He also said his mother was bedridden; he didn't say how long for. The only picture I have of her is this one, sitting in the window of 446 King's Road.

The dog was dad's. Here he is standing guard in the porch of the same house:

And again in the back yard on top of an Anderson shelter, which would suggest the photo was taken sometime in 1940.

Here's dad himself on the same roll of film. Looks like the photo was taken by the dog!

At a certain point the family were bombed out of 446 King's Road. My old schoolfriend Tim Crook has done a lot of research on the Chelsea Blitz and when I told him about this he had a look through his boxes of documents and found a reference to a small high explosive bomb falling at the rear of 448 King's Road on 19th October 1940 with no casualties. Jo Oakman, whose blitz diary is deposited in the local library, also makes a reference to a bomb coming down in the ParkWalk/Limerston Street area on the 19th. This date is borne out by another fact. Dad was deaf in one ear thanks to a burst eardrum. This happened, he said, when a bomb exploded just a few feet away from him. His R.A.F. records show he was in service from 30.8.1940 to 31.8.1940 and then from 8.11.1940 until his release on 10.12.1945. On October 19th 1940 he would have been in Chelsea, so it looks likely that this was the occasion on which his eardrum was burst and his family bombed out. The house at 446 King's Road remained standing, as it does today, but may have been badly damaged.

They appear to have been rehoused in a rather posher part of Chelsea, as the next address I have for them, in 1945 and 1946, is 1 Britten Street, round the corner from St Luke's Church.

Anyway, that's my war story. I know it's not quite as dramatic as Donald Wheal's account of the bombing of the Guinness Trust Buildings in February 1944, but there it is. That's all I have to tell.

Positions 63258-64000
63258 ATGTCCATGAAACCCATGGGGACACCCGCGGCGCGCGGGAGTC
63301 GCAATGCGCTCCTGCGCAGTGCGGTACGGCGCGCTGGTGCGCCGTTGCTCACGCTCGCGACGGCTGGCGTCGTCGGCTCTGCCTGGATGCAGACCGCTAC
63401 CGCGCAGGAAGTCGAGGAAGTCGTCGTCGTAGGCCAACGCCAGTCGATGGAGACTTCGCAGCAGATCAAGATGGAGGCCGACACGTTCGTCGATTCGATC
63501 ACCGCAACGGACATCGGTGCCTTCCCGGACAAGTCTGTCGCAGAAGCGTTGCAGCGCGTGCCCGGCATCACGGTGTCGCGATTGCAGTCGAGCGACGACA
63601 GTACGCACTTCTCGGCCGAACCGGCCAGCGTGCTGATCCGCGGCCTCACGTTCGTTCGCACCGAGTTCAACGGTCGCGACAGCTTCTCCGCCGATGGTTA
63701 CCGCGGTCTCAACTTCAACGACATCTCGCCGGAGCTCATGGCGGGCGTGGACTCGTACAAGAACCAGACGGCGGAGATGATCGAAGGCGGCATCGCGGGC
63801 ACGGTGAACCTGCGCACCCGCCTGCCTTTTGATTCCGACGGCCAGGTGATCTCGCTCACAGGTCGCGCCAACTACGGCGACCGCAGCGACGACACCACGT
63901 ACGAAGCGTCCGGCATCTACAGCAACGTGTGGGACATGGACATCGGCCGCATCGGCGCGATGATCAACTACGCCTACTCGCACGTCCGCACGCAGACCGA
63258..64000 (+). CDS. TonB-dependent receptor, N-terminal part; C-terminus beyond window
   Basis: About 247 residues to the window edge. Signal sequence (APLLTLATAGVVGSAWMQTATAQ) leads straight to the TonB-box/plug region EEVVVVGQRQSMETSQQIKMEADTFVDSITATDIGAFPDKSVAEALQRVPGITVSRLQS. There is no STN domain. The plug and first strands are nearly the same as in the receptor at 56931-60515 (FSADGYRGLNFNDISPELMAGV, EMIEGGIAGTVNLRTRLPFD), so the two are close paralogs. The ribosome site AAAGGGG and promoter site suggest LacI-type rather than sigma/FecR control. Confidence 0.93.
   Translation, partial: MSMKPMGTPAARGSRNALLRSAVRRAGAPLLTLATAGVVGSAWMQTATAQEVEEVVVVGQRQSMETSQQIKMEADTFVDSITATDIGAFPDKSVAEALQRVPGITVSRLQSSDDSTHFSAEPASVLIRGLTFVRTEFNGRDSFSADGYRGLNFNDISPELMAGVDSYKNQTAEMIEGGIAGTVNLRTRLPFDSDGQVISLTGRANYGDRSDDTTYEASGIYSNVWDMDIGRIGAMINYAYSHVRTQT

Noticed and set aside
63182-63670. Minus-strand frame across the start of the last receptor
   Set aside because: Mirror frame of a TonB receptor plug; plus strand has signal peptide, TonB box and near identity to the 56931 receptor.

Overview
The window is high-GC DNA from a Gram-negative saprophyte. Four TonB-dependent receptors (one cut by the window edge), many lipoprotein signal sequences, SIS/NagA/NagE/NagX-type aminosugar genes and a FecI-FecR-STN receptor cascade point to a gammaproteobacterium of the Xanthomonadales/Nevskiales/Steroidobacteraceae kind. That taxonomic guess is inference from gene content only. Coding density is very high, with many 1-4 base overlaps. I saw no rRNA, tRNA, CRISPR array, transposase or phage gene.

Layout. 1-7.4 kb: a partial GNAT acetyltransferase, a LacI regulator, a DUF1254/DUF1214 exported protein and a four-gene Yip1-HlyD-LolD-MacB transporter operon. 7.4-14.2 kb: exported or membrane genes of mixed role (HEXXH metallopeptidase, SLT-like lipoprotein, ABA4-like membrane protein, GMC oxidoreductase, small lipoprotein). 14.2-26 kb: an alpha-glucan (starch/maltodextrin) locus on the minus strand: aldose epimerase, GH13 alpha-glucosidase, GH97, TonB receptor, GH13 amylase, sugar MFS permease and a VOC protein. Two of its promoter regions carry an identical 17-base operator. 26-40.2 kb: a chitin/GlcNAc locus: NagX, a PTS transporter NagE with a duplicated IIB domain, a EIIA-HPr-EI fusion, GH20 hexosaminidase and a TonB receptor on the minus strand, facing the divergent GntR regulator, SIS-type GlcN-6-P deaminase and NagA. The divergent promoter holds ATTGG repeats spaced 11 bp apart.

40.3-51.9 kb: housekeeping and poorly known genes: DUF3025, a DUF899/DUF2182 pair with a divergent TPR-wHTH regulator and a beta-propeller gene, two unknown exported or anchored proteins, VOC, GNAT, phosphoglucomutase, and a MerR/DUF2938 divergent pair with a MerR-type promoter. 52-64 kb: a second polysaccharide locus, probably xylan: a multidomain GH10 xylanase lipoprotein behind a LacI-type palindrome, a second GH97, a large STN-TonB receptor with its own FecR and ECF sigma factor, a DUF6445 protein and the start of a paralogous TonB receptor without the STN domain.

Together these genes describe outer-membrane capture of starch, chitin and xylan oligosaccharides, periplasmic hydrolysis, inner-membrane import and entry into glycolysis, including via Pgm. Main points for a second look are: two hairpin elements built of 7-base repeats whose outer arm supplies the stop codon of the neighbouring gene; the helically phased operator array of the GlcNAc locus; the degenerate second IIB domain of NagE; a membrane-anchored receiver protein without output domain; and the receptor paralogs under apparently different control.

My parents met while dad was stationed in Shrewsbury and they married there in November 1946. In August 1947 they are living in a presumably requisitioned flat at the even posher address of 10 Embankment Gardens. Here are the happy couple in front of their home:

Some time before May 1955 they were moved to a one-bedroom council flat at 14 Apollo House on the newly built Cremorne Estate and in 1960, a year after I was born, they were allocated a two-bedroom flat in Riley House, where I was brought up. One good thing about this flat was that it offered a view of (unfortunately not 'into') Stamford Bridge, Battersea and Albert Bridges and Lots Road and Battersea Power Stations.

The photograph below, taken from Riley House, shows Battersea Power Station back in the days when smoke still poured out from its chimneys:

Saturday, February 6, 2010

Names and Contours

Chelsea itself is shaped like a huge horse's head, just like the one a certain fictitious Hollywood film producer found in his bed; and the World's End is its snout, maybe just the lower part of the snout; it really depends on where exactly you consider the World's End to end.

No problem with the southern boundary, which can be nothing but the river. In the west we come to more water, with Chelsea turning into Fulham and the World's End into Sand's End at Chelsea Creek, also known as Counter's Creek, a mainly subterranean stream which rises in Kensal Green and flows through Olympia and West Brompton Stations, in between Brompton Cemetery and Stamford Bridge (the stadium), under Stamford Bridge (the bridge) and Stanley Bridge and into the Thames between Lots Road Power Station and Chelsea Harbour. In 1859-63 much of it was culverted and the West London Line was built along its course. The Creek and the railway part company near the southern corner of Lots Road, running north and south of Chelsea Harbour respectively, the former into the Thames and the latter across Battersea Railway Bridge.

The northern boundary of western Chelsea runs straight down the middle of the Fulham Road, the north side being in Kensington; in fact most people would not consider Fulham Road to be World's End, which is felt to be situated mainly between the King's Road and the river. On the other hand, no one would deny that Slaidburn Street, running north off the King's Road, belonged to the World's End. Basically, the further away from King's Road and the closer to Fulham Road you get, the less likely you are to call it World's End.

A similar concept holds true for the eastward extension. Whereas most people would include the S-bend at Moravian Corner and Milman's Street, others might go as far as Beaufort Street and Battersea Bridge.